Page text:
Like a reeler I wind the silence of the space
Only the space of the movie can form it’s meaning. The opinion will be formulated by the spectator. – Sergei Loznitsa
Perusing the list for the official selection of the 2010 Cannes film festival I noticed a nice surprise – the inclusion of Sergei Loznitsa’s film You, My Joy. I have not yet seen Loznitsa’s latest film, however, I have been an admirer of his work for quite some time. Sergei Loznitsa (b. 1964) is a Ukrainian filmmaker who graduated with a degree in mathematics and engineering before pursuing his studies at the Russian State Institute of Cinematography in Moscow. He has since developed an dynamic collection of poetic documentaries focusing on portraits of people and place.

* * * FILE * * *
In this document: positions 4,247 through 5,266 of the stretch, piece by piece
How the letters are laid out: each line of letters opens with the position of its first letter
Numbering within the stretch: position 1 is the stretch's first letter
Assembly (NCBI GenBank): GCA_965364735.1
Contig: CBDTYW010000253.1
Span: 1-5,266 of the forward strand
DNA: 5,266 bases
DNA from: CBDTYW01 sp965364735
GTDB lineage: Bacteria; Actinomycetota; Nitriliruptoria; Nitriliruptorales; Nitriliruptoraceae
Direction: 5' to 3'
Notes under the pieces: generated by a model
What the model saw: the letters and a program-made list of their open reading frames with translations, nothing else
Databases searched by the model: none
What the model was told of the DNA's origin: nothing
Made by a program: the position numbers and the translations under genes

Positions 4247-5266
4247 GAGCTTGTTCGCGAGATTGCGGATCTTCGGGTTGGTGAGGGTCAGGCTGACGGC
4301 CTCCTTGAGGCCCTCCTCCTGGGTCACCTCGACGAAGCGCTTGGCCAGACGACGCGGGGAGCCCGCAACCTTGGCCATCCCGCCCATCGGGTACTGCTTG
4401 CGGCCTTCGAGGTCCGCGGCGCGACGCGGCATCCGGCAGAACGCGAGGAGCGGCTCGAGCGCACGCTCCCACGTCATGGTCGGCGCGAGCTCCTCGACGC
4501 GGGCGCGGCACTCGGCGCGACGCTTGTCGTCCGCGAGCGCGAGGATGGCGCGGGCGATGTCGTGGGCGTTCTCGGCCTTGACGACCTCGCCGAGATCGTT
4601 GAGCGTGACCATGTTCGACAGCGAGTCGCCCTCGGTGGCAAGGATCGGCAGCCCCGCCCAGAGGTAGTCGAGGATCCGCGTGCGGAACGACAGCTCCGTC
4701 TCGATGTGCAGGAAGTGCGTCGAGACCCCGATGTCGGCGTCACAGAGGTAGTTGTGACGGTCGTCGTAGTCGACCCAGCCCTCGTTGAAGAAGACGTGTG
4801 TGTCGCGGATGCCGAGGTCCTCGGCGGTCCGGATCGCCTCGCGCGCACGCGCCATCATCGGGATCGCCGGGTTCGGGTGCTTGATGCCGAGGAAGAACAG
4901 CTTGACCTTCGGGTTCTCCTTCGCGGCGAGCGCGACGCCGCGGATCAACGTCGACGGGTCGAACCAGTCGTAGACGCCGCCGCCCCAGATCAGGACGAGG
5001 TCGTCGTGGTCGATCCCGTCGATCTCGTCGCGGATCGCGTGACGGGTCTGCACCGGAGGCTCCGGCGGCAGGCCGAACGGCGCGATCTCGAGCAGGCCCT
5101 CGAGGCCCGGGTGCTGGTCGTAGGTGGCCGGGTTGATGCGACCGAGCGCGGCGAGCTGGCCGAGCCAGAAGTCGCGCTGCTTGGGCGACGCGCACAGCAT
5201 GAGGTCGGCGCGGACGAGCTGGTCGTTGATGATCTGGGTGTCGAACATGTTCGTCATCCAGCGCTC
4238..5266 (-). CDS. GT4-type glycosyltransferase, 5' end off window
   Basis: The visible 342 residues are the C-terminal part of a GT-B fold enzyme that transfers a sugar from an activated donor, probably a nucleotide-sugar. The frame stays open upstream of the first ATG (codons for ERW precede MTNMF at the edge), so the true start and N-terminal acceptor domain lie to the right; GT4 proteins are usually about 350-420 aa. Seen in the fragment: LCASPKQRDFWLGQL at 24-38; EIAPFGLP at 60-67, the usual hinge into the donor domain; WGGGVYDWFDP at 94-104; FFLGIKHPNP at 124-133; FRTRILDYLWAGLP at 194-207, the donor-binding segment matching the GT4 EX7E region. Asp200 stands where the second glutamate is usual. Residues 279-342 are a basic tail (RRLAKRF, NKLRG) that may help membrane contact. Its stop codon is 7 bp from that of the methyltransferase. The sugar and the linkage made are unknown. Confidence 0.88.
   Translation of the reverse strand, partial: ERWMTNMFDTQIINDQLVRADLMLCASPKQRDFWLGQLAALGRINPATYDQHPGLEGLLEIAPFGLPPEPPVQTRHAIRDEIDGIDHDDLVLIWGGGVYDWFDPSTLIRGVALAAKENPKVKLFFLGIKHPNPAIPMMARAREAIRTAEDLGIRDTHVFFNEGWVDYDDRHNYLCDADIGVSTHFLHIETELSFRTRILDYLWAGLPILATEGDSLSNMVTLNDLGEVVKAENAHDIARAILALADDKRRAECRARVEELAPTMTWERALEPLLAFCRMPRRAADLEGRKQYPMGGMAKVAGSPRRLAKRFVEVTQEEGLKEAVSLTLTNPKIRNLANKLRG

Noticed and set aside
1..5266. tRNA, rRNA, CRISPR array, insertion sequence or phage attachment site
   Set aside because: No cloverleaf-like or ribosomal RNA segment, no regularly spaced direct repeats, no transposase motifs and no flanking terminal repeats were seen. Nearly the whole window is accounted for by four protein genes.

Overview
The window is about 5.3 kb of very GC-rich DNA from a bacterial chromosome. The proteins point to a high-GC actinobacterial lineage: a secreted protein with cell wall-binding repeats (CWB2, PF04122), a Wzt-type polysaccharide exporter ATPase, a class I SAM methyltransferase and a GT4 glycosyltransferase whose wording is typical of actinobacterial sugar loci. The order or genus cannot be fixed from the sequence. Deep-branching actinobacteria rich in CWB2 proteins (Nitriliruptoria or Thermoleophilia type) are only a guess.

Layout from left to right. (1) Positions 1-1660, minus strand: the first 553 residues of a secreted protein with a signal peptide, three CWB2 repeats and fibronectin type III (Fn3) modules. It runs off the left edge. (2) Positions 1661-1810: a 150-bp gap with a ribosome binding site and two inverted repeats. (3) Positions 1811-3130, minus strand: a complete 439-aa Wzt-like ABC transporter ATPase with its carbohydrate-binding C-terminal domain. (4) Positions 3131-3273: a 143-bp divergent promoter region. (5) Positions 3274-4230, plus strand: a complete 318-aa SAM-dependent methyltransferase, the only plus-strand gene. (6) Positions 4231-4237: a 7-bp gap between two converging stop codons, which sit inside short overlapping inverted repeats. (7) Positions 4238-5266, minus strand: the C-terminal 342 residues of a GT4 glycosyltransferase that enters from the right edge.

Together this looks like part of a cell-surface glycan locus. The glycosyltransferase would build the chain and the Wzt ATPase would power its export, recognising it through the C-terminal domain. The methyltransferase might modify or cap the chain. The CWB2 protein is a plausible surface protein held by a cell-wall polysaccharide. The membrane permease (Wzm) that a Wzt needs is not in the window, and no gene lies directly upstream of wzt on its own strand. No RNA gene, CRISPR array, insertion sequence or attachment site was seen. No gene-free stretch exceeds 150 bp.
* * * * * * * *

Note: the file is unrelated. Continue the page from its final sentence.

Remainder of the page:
When I first witnessed The Train Stop (2000), a stunning black and white portrait of people sleeping in a Russian train station, I was enamoured by the sheer beauty of the poetics in his images. Loznitsa’s unique approach to portraiture is inventive and imaginative as the voyeuristic camera lens lingers on the sleepy souls of the passengers who are trapped in a foggy purgatory. The images are dreamlike and uniform, allowing the viewer to study the sculptural figures at rest.
Another favorite is Loznitsa’s Factory (2004), a fascinating study of space and a candid portrait of the working class. Similar in theme to The Train Stop, Loznitsa’s Factory examines the stagnate industrial development of his country. His camera captures the dark and dirty workplace as human figures become shadowed by monstrous metal machines. There is no dialogue and no interviews, only the evocative and minimalist framing of an existential nightmare as the sounds of the factory dramatically assail the senses of the viewer.
Check out Loznitsa’s webpage at www.loznitsa.com
*The title for this post is a quote from Sergei Loznitsa.
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